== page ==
Management of this issue is done by board leadership, a written code of board conduct with informal and formal sanctions if violated. While it is impossible to unring a bell, once heard, board members should bring such potentially destructive commentary to the board chair for management with the CEO in the loop, unless such knowledge rises to a level of importance that puts the organization at risk by premature and unmanaged disclosure.
CEOs must trust their board to conduct itself professionally and by standards and best practices that provide them reasonable and practical levels of protection from inappropriate and back-channel communications.
10. Going to the Outside for Responsible Performance Metrics and Related Methods of Performance and Risk Evaluations
A major risk for boards is being overly reliant upon the CEO (or other officers) for what they should know about their organizations. The major risk is almost never “what you know,” it’s “what you don’t know.” Boards will believe that permitting the CEO to establish the depth and breadth of required performance metrics, standards of performance, and related indicators of organizational risk constitutes a show of good faith and confidence in their CEO. To a certain extent it does, but it, in turn, exposes the board to the risk of not knowing what they don’t know, which has translated to the legal risk of what is reasonable and prudent for a qualified board to know.6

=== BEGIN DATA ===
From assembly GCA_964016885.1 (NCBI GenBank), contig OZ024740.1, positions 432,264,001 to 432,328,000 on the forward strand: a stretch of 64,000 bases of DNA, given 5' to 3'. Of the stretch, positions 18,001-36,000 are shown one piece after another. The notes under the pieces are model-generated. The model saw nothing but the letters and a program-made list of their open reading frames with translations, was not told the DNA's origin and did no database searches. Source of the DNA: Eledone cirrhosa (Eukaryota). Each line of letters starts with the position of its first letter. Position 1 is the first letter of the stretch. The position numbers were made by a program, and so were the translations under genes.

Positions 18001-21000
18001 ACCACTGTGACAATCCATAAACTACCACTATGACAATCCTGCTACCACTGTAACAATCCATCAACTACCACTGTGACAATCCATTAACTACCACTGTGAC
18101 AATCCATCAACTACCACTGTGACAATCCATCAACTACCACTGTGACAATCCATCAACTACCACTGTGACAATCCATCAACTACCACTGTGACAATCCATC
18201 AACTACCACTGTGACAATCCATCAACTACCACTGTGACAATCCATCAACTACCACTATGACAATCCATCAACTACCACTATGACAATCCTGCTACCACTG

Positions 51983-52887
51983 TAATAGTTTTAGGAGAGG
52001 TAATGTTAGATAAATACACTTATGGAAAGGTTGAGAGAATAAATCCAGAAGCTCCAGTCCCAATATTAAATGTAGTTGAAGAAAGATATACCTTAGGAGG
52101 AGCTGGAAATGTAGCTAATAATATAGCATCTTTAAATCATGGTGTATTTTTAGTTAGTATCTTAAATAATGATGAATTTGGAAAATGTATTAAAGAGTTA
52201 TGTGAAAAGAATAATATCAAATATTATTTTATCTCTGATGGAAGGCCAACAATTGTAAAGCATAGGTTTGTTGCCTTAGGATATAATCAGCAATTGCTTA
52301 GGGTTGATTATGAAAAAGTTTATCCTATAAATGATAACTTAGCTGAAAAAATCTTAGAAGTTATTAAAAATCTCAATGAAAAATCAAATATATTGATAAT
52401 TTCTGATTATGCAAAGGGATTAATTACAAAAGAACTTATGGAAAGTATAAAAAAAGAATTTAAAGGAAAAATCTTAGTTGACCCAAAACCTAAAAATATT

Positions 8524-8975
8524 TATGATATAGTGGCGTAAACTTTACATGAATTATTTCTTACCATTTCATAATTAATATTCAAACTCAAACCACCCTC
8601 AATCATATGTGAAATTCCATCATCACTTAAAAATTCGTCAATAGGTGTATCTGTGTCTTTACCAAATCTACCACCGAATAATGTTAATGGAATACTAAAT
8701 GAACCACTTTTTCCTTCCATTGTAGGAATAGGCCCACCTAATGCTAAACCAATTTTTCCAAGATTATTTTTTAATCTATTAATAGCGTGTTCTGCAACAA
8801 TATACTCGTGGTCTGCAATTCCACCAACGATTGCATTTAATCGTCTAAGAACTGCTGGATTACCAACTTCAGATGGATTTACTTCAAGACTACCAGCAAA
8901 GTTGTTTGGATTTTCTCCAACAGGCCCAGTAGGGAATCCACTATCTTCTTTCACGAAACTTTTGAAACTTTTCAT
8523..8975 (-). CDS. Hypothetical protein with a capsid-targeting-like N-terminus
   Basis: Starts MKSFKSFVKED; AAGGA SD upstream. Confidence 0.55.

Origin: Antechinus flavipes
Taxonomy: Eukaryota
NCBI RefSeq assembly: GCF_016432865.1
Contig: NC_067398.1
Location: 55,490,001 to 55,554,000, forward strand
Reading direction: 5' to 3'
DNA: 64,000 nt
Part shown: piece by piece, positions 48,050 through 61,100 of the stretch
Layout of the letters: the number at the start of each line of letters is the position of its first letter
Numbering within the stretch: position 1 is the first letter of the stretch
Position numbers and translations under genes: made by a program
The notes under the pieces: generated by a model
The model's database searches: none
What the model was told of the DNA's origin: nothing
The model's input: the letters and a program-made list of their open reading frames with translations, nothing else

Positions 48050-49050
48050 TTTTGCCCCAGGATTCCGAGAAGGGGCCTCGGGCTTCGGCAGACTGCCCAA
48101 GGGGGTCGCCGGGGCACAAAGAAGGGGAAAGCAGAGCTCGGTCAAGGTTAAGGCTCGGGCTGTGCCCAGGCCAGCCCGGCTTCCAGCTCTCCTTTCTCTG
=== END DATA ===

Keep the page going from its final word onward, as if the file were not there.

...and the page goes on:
A case example is useful here:
The community health system has grown its employed physician base to 100. The CFO reports that this group of employed physicians “is producing at the median for similarly structured groups.” The board doesn’t know what to make of this—“Is this good or not?” With a little education the board could know that with such analyses median productivity can be significantly less than the mean (due to the typical shape of the sample distribution curve) meaning if collective productivity was moved to the mean (the average), upwards of several million dollars of incremental revenue would be produced for the health system generating a sizable contribution to operating margin.
Here a modicum of board education goes a long way to decision making related to system strategy and financial risk management.
Boards should encourage the CEO and senior leadership to go outside the organization for best practice examples of balanced scorecards and strategy maps, especially samples from larger, more structurally and strategically complex organizations.
While CEOs do fail in their jobs, boards often contribute to that failure—boards do fail their CEOs. Boards fail CEOs for a number of reasons and, often, at several levels. The 10-point framework provided is intended to encourage healthy conversations between a board and its CEO (and ultimately the senior leadership team).